by Steven Boone
Readers of this blog have no idea that there was once a Big Media Vandalism book. In early 2006, my girlfriend at the time wanted to beef up her portfolio by designing a book cover, so she asked me if I had any material. All I had were my stupid blog and some stray reviews, so I handed them over. She formatted it all for standard paperback printing and sent it to Cafe Press, along with her design, which I thought captured the spirit of BMV perfectly. No ISBN, no Amazon. We sold four copies--to ourselves-- and did no promotional nuthin. Good, clean fun.
Four years later, as I contemplate leaving New York for good thanks to El Jefe Bloomberg's ongoing po' folks fumigation program, the inroduction I wrote for the BMV book comes back to me in all its naive intransigence.
Here's some of that intro, written when the recession and Obama were still in the bleak/bright future:
Kiss the Sky
The photo on the cover of this book struck me as quite appropriate for the themes and concerns herein. A corporate fortress of glass and steel marred by a square of average-Joe plywood. But the real thrill of this picture is that it was composed from down on the street. Such an establishing shot is the opposite of the bird’s-eye cityscapes seen on everything from Trump’s The Apprentice to the opening of every third urban romantic comedy. Hitchcock used the omniscient God’s-p.ov. shot to signify our infernal helplessness. Nowadays, the helicopter flyby mostly represents the preferred view of the frequent flyer class. The sky is no longer a site of terror or God’s wrath—even after 9/11. Well, not consciously, anyway. What’s truly terrifying, and inadmissible in a society trying to outrun terror itself, is failure. Failure is never quite visible from such lofty heights.
A news show apparently taped on Cloud City, CNN’s The Situation Room often does a Millennium Falcon lightspeed jump across continents to catch up with fast-breaking stories, assuring us that no place under America’s vast dominions is ever out of reach or out of control. Even the recent Biblical cataclysms, bloody social unrest and, of course, relentless terrorist attacks are ours to package and resell. The skies and above are where we wrest control of the weather, space, time and fate from God.
If you’ve managed to read this far without rolling your eyes, I’d better let you in on who’s offering these middlebrow musings. I’m an American who’s more likely to take his snapshots from down on the street than from up in the sky. I’m an African-American, or whatever we’re called these days. So when I refer to Americans or the United States as “we,” I’m actually indulging a bit of poetic license. Most black folks I know view America’s imperial actions as “their” business—“they” being “the white folks who run this country, always have, always will.” Poor minorities who take too much of an interest in America’s bloody power plays and head games are seen as foolish, self-destructive, crazy. Present.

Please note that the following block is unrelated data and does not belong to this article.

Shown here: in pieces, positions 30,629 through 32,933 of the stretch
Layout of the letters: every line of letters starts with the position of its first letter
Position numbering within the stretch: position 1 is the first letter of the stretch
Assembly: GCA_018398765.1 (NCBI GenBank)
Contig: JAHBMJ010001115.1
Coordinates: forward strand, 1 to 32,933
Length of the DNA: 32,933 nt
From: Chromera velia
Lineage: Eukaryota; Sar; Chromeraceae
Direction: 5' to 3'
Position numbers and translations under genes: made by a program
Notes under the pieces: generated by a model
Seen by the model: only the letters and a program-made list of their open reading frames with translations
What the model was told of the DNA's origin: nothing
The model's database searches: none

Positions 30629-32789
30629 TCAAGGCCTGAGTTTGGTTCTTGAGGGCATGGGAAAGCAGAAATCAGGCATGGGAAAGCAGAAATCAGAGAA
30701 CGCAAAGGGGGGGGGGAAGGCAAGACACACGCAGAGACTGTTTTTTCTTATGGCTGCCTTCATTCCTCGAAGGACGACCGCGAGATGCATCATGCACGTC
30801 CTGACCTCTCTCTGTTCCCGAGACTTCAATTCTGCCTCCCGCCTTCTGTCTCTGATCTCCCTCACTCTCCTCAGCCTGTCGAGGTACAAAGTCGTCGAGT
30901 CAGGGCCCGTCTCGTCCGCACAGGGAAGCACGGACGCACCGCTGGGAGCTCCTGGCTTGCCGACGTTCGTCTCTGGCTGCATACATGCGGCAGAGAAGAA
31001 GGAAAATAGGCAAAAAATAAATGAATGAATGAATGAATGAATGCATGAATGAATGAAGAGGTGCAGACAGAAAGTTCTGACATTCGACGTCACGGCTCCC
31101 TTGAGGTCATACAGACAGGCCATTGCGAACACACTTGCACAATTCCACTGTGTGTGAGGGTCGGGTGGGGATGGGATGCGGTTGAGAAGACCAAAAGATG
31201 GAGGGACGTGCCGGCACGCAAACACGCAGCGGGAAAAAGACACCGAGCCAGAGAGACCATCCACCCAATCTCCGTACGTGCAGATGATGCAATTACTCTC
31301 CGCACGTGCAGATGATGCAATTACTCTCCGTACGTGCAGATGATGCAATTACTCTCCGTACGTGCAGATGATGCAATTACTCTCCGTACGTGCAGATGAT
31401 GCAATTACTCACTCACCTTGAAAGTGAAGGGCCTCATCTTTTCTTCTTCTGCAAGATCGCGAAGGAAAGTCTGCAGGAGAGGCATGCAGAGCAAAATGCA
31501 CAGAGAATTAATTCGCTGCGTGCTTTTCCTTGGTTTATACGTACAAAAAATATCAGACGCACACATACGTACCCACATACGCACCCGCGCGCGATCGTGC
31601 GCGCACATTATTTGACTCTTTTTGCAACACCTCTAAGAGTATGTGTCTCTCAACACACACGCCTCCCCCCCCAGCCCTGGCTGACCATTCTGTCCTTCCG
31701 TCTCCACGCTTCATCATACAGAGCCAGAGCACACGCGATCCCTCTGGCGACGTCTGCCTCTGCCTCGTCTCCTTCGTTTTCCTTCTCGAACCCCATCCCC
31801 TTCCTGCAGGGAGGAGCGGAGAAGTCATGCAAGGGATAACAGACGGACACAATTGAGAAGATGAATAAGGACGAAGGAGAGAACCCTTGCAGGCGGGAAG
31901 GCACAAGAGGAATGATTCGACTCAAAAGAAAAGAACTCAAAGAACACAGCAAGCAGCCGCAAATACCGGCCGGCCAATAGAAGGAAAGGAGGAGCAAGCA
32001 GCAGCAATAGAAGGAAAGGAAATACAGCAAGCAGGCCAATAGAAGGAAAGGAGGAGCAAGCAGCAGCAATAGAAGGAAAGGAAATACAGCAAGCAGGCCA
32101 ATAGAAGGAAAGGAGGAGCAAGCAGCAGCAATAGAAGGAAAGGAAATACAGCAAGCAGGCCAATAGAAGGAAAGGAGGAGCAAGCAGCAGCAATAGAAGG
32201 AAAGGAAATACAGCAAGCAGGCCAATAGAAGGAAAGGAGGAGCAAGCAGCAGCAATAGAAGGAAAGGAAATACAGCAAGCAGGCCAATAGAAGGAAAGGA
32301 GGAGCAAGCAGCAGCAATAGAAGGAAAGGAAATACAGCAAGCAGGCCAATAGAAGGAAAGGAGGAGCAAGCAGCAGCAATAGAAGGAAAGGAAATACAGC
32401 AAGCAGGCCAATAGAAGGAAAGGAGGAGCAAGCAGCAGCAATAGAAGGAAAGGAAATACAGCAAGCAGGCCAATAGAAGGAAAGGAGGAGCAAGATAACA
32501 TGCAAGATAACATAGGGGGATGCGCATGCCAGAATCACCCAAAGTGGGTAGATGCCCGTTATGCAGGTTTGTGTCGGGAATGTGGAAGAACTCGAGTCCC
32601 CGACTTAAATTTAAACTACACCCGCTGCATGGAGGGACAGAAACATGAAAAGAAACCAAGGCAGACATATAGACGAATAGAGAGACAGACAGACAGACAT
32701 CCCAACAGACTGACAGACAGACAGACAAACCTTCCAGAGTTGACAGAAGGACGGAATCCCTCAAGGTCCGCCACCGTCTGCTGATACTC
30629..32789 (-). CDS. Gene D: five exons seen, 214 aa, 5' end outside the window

Blacks by and large are too busy stumbling out of the rubble of the post-Civil Rights era (in which every formidable progressive leader was bought, jailed or destroyed and a chemical weapon called crack decimated whole communities) to resist much of anything beside the urge to sleep.
Down here at the foot of the skyscraper, we hardly see anything coming.
My reason for writing this book, and the blog that it is based on, is to hold up to the light what we do see from down here, media-wise, culture-wise. I also hope to shed some light on what the big media companies don’t see, or see but refuse to share with the rest of us. They have their reasons. Jonathan Rosenbaum has a great book (Movie Wars) about how the major studios like to hide good movies from us while casting the impression that there isn’t much good stuff out there, which, of course, clears the decks for their own horrible art-trocities. My book and blog are less about how corporations self-censor than what they censor, and why.
Even though DVD and the internet have made it hard to keep a good film down, Chris Rock’s 2005 Oscar® telecast gave the lie to supposed digital-age pluralism. In a man-on-the-street skit, he asked several black moviegoers to name their favorite film of 2004. An overwhelming majority named The Chronicles of Riddick, a gawdawful sci-fi flick that had been advertised so heavily on TV and radio that year, a record number of ’04 newborns named Riddick wouldn’t come as a surprise. Rock’s aim was to show how out of touch the Academy was with the viewing public, but what stung worse was the sense that we are being prodded to feast upon the cinematic equivalent of chit’lins.
As for what the big media won’t show:
I don’t know one poor American who isn’t working like a field hand, round the clock, to better himself. And few work harder than those on the welfare rolls, counting food stamp credits, applying for Section 8 housing. Everyone I know is in school while working at least two jobs—or an improvised job-and-side-hustle combo. (I call myself a writer, but to the IRS and the Bank of NY, I am a security guard at a homeless shelter. Writing is my side hustle.)